A Saudi woman’s grotesque sentence to 34 years in prison for news on Twitter

A Saudi woman’s grotesque sentence to 34 years in prison for news on Twitter

On her personal page on the social network Twitter, she had pinned the wish for “freedom for prisoners of conscience and for every oppressed person in the world” at the top of her messages. On August 9, Salma Al-Chehab, a 34-year-old medical doctoral student, was sentenced to 34 years in prison, followed by a ban on leaving the country for the same period. His crime: writing or sharing messages of support for women in the kingdom ruled with an iron fist by Prince Mohammed Ben Salman.

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This surreal sentence is the longest ever imposed on a women’s rights activist in Saudi Arabia. And once again, this conviction was preceded by arbitrary detention and ill-treatment.

In January 2021, this mother of two young children, who was enrolled at the University of Leeds in the UK, was arrested while on holiday in Saudi Arabia. During interrogation, Salma Al-Chehab was accused of having messages of support for Loujain Al-Hathloul, an activist known for her fight for women’s right to drive in the kingdom who spent nearly three years in prison. Or watching videos of blogger and dissident Omar Abdulaziz, a relative of journalist Jamal Khashoggi, who was assassinated by Saudi commandos in October 2018 at the Saudi Arabian consulate in Istanbul.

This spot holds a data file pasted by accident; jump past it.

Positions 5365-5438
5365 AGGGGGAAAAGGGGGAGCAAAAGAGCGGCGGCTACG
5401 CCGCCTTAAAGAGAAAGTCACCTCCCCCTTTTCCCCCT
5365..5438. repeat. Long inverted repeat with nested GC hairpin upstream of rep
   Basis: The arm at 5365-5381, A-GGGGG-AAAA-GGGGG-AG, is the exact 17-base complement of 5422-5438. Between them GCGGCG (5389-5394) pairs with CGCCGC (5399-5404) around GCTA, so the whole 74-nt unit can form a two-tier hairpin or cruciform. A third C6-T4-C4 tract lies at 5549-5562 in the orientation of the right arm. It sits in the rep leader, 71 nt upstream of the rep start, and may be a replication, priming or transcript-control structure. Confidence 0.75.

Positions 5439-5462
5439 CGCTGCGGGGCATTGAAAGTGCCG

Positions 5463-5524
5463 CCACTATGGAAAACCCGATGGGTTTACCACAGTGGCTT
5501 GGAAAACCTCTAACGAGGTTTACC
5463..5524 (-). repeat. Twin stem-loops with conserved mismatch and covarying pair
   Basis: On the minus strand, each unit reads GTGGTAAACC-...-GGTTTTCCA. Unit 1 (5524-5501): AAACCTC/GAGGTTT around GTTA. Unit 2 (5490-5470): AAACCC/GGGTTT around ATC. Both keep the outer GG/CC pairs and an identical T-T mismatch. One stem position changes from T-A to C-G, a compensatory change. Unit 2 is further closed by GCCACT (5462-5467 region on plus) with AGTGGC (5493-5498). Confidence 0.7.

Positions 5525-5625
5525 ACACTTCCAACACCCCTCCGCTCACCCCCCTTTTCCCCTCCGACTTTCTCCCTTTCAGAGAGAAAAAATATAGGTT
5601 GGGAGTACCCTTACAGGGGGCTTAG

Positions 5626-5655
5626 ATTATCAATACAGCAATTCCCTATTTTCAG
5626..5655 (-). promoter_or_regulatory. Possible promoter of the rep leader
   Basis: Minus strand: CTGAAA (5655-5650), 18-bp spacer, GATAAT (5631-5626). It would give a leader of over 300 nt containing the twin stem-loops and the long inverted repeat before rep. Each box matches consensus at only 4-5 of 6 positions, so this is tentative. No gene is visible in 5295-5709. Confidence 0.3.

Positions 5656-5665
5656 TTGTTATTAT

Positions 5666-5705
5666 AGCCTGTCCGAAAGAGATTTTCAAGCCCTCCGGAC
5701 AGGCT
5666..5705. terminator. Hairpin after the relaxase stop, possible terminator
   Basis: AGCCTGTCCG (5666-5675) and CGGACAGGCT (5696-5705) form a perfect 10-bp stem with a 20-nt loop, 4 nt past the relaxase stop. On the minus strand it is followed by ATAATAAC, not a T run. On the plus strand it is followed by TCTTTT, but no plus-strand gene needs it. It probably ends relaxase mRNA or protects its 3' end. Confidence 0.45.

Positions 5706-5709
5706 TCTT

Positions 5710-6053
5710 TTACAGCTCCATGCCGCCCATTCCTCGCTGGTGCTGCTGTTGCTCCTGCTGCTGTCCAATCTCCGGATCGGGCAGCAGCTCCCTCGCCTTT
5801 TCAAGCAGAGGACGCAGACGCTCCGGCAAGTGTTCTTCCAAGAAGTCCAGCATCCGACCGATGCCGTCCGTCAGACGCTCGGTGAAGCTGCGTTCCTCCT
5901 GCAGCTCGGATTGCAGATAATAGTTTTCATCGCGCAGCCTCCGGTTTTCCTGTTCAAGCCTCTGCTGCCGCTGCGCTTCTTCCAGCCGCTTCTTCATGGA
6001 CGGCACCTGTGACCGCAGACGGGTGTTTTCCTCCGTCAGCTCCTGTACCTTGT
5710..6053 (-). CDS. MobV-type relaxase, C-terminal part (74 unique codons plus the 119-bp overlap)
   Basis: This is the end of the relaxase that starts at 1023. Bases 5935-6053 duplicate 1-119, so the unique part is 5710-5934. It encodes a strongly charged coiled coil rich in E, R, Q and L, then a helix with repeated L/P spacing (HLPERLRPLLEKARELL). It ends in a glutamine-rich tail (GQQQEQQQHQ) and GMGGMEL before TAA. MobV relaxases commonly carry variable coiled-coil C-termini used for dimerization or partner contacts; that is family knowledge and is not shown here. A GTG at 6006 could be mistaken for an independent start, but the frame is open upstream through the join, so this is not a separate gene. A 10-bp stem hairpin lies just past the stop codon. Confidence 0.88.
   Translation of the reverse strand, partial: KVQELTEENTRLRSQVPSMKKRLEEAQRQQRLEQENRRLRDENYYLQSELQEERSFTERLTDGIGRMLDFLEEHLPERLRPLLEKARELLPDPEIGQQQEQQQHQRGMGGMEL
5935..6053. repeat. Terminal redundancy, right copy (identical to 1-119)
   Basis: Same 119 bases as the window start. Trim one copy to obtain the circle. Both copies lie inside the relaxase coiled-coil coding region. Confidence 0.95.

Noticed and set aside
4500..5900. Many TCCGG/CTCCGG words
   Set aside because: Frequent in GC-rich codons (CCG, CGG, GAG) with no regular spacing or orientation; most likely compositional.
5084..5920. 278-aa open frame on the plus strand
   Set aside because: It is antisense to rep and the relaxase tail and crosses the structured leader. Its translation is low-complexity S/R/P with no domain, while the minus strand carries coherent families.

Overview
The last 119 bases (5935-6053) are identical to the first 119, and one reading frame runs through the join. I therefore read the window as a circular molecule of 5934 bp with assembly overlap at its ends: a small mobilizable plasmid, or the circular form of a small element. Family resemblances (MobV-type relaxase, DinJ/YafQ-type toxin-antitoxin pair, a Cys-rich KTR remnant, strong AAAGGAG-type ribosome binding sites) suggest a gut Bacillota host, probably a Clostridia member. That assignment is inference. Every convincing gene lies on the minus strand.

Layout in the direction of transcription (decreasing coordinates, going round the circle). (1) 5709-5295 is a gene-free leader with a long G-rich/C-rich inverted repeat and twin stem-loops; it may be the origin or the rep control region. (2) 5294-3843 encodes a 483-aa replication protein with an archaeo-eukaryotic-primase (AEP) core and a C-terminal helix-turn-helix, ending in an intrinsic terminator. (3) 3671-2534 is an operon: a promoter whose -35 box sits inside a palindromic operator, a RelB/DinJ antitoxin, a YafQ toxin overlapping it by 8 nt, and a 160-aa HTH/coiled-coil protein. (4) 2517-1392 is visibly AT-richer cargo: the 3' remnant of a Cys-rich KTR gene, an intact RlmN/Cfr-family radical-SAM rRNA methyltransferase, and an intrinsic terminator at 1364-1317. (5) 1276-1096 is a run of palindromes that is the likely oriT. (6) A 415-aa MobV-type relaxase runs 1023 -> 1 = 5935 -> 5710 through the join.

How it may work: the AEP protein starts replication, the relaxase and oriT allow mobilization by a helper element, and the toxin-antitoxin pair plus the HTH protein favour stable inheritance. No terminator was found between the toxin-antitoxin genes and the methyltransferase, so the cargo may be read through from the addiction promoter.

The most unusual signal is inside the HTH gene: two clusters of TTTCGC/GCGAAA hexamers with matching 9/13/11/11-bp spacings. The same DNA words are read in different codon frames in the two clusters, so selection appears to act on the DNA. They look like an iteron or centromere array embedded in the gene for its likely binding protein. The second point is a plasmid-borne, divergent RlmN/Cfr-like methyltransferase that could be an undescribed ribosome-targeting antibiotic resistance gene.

Abuse, threats and sectarian harassment

Salma Al-Chehab was sentenced in June 2022 to six years in prison for supporting terrorism and disturbing public order. Allegations she strenuously denied: “Your Honor, I wrote this memoir to explain the injustice that I have been the victim of. I hope that God will stand by you and help you take responsibility, administer justice and protect the weak from injustice,” she wrote to the court shortly before that first conviction.

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In this document, sent to Le Monde by The Freedom Initiative, a United States-based organization that defends political prisoners in the Middle East and North Africa, Salma Al-Chehab alleges a victim of abuse, threats and sectarian motives Became harassed during detention and during interrogation, citing “torture and inhumane treatment”.

The academic, who did not have access to a lawyer after his arrest, was held in solitary confinement for thirteen days “under the direction of an investigator who [l]deprived of the first visit [s]a family – the 70th day after [s]we arrest”. She was held for 285 days before appearing in court. “I should have been tried or released after 180 days,” she reminded her judges, referring them to Saudi law.

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